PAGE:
February 1976 | Volume 27, Issue 2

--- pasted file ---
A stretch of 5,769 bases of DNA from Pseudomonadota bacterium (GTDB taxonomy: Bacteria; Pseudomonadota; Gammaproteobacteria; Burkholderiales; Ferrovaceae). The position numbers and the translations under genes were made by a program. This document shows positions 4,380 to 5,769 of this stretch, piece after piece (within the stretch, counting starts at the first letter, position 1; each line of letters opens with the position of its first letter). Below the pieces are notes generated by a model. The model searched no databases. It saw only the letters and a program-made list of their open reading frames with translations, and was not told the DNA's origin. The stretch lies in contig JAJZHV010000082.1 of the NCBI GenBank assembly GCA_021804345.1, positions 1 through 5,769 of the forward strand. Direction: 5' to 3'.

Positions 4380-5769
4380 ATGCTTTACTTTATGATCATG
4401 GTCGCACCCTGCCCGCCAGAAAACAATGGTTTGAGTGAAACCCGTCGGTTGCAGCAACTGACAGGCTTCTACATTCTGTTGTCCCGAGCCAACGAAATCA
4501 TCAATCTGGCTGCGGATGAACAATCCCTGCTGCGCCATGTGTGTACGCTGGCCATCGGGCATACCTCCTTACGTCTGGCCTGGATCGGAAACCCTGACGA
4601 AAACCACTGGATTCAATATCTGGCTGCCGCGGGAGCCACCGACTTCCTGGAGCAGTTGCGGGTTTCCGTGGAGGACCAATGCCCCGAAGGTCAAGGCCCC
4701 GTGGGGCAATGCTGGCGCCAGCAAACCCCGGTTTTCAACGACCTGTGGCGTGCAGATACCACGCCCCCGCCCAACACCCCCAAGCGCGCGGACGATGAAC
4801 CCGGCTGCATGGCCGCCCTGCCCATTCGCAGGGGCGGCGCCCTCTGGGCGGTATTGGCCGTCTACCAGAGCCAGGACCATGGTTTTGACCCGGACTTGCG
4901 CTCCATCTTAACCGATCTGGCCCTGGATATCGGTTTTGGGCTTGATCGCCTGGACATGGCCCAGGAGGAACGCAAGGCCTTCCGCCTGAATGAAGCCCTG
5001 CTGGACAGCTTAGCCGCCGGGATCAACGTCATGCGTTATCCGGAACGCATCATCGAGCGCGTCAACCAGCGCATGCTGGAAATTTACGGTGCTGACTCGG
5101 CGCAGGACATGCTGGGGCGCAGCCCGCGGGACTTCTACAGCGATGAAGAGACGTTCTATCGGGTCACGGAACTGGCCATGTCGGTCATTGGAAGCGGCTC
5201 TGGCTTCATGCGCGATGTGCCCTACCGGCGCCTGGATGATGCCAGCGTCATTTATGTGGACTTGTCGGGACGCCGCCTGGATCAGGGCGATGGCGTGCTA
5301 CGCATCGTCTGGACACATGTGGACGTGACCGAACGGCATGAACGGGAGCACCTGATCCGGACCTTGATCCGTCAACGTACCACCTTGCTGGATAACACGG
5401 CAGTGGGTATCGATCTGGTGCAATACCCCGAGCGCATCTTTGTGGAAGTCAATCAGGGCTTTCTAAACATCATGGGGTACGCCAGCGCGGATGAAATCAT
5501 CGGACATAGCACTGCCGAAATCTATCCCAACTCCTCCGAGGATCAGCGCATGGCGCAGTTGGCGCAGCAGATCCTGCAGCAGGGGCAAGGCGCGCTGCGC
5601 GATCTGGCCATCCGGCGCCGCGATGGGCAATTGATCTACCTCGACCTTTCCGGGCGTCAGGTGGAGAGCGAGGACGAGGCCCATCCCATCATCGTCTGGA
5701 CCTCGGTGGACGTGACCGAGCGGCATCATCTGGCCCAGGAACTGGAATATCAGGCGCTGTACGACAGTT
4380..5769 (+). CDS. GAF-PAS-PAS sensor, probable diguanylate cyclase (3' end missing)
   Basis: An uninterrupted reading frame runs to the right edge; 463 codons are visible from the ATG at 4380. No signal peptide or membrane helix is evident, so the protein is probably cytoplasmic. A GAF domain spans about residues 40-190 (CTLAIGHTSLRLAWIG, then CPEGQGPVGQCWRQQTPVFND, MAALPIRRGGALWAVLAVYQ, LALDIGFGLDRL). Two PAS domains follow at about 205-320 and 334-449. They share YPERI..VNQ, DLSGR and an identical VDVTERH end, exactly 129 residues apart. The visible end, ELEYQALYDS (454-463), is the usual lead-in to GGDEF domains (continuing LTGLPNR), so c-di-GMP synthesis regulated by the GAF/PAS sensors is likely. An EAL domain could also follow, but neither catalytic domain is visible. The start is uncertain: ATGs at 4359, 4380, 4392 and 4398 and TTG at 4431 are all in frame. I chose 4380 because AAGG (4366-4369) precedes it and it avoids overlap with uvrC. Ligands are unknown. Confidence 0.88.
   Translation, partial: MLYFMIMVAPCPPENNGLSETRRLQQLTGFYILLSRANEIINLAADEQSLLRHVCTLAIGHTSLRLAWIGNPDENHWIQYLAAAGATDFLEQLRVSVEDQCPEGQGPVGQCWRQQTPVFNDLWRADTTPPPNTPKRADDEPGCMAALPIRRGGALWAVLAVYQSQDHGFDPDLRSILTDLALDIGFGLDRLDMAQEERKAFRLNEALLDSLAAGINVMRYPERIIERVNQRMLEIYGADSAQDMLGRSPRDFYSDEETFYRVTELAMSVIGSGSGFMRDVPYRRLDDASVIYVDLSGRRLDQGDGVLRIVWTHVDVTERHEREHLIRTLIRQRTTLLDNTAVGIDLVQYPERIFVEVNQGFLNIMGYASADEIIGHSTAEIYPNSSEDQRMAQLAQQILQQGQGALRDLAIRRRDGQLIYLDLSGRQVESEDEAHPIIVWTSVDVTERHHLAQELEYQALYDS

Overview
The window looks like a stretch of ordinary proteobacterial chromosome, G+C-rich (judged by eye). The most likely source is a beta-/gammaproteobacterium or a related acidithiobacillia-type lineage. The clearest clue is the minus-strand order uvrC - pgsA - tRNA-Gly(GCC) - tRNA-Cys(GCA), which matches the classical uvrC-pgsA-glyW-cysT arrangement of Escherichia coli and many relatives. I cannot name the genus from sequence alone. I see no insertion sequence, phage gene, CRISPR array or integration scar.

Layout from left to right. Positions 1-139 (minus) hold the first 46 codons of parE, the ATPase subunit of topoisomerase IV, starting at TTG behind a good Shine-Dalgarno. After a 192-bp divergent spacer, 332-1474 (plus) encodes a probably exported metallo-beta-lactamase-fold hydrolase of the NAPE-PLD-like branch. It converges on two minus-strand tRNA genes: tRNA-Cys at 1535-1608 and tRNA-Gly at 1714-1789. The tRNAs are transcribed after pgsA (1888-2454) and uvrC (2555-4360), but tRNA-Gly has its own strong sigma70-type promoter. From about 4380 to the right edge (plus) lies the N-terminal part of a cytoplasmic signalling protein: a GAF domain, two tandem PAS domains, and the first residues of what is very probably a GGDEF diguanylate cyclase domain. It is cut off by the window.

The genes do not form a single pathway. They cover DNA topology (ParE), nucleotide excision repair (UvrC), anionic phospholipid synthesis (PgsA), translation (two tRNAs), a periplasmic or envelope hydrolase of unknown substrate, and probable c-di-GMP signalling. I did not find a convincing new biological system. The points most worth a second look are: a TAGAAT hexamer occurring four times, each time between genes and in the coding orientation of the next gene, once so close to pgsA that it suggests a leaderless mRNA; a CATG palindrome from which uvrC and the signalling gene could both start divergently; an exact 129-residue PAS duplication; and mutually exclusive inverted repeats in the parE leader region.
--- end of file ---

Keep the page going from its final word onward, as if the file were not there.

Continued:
The Atchison, Topeka and Santa Fe Railway grew in a cloud of violence that quickly became legendary. Wherever the fledgling railroad went in the 1870’s, it left a raw and brawling cow town in its wake. At the Colorado ranges gunplay broke out between the work crews of the Santa Fe and the rival Denver & Rio Grande. By the 1890’s this inaugural roughhousing had subsided, leaving the Santa Fe with a right-of-way that passed through some of the most beautiful landscape in creation, and a nation full of potential customers who, having heard the stories, were afraid to go and see it. This was the problem confronting W. H. Simpson when he established the railroad’s advertising department in 1896. His job was to alert people to the thundering scenery of the Santa Fe route, and it is not surprising that he lit on the idea of having artists paint it and then using their works in colorful promotion calendars and posters. What is surprising is the scope and success of the project. A few artists had already established themselves in New Mexico, drawn to the highly picturesque town of Taos at the base of a mountain that rose up five thousand feet through air clear as gin. The railroad approached them and soon began to supply transportation and lodgings for other painters who would journey to the Southwest. The Santa Fe printed its first advertising calendar in 1907 and thereafter was chief among the very few early patrons of western art. In time the collection grew to a total of 553 paintings. Of these, more than two hundred feature the Indians of the Southwest. The one above, by Lon Megargee, is entitled Navajos Watching Santa Fe Train . It and its fellows provide an impressive glimpse of ancient cultures that were disappearing even as the artists recorded them. We herewith present the first published portfolio of the Santa Fe Collection of Southwestern Art.